THE United Nations Economic Commission for Africa (ECA), said the attainment of all macroeconomic criteria by ECOWAS states maybe unattainable before the 2020 deadline for the commencement of the region’s single currency agreement.
Diouf said from the Commission’s findings, many of the countries were yet to meet the macroeconomic convergence criteria for a single currency set up by the ECOWAS and the West African Monetary Agency (WAMA).
According to the report, the goal is to create a common currency for much of West Africa.
The four primary criteria to be achieved by each member country include single-digit inflation rate at the end of each year and the fiscal deficit of not more than three per cent of the GDP.
Also, a central bank deficit-financing of not more than 10 per cent of the previous year’s tax revenues and gross external reserves that could cover a country’s import bill for a minimum of three months were proposed.
They include the prohibition of new domestic default payments and liquidation of existing ones, tax revenue should be equal to or greater than 20 per cent of the GDP.
Also, wage bill to tax revenue should be equal to or less than 35 per cent, public investment to tax revenue equal to or greater than 20 per cent and a stable real exchange rate as well as a positive real interest rate.
“An updated roadmap was adopted in Ghana at the meeting of the presidential task force.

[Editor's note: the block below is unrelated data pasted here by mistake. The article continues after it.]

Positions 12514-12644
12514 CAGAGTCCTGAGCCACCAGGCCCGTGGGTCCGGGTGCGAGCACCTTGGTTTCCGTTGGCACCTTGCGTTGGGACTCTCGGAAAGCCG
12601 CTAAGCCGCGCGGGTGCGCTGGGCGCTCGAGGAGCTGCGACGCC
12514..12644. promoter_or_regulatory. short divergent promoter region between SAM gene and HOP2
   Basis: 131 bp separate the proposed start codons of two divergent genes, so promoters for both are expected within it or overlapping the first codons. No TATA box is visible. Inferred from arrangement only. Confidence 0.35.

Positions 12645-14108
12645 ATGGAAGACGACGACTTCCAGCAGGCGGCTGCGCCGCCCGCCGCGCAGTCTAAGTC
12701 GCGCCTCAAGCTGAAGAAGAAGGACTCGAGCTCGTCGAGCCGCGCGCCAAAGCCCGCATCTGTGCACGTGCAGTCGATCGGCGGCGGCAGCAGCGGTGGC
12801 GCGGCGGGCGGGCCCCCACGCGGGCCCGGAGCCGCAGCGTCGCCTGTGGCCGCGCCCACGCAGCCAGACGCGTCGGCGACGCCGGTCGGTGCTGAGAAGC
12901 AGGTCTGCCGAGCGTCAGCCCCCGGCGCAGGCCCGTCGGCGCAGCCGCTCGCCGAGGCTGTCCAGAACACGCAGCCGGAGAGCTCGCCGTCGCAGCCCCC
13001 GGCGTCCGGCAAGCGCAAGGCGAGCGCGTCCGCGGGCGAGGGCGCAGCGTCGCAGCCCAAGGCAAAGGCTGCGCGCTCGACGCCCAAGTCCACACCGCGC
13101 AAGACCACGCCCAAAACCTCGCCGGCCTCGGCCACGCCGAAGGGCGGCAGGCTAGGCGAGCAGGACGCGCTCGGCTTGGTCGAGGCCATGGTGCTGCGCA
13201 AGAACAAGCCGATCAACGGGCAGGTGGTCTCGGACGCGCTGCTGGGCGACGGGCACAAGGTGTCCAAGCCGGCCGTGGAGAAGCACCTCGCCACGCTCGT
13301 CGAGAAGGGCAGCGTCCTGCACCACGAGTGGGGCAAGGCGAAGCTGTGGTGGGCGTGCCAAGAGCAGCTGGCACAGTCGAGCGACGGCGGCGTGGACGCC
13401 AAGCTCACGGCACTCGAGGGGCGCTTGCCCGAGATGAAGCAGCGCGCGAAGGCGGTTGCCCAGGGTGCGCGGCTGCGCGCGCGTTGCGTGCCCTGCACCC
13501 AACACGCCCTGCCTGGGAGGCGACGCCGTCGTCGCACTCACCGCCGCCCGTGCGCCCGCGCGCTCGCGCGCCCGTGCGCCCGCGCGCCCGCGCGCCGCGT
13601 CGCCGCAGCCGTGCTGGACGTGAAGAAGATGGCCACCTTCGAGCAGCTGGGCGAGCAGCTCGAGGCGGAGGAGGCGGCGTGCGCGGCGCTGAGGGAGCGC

“It is important that West African experts be informed of the new roadmap and examine the potential implications of the ECOWAS,” Diouf said.
On the implication of the African Continental Free Trade Area (AfCFTA) on West Africa, Diouf said it would help create jobs, boost trade with other regions and the additional market for small businesses.
He said despite the fact that Nigeria, Guinea Bissau and Sierra Leone were the only ECOWAS member countries yet to sign the AfCFTA, it had no negative impact on trade in the region.
He said this was because they were still bound by the ECOWAS common external tariff, which offers the fair trade for member countries.
“In the area of terrorism, although significant progress has been made, especially in the fight against Boko Haram in Northern Nigeria, the region remains frequently subject to terrorist attacks.
“This is especially true for the Lake Chad areas, Burkina Faso, Mali and Niger,” he said.
Diouf also spoke on the implication of the dependence of some ECOWAS countries on the Nigerian Economy.
He said when Nigeria went into recession in 2016 it negatively affected economic growth in countries such as Niger, Bénin and Burkina Faso.
“Indeed the rebound of growth in the region from 0.3 per cent in 2016 to 2 per cent in 2017, when the recession in Nigeria ended is a clear indication of such dependency,” he said.
Diouf described as good news, especially to neighbouring countries, the projection that Nigeria’s economy would grow by 3.5 per cent in 2018.
The Intergovernmental Committee of Experts is a body established by the United Nations General Assembly.
In West Africa, the committee meets annually with high-level decision makers from member states to discuss economic and social performance and make relevant recommendations.
The 21st session of the committee is taking place in Cotonou, the Benin Republic from June 27 to 29.
The central theme of the meeting would be on regional integration, security and progress in achieving the UN Sustainable Development Goals in West Africa.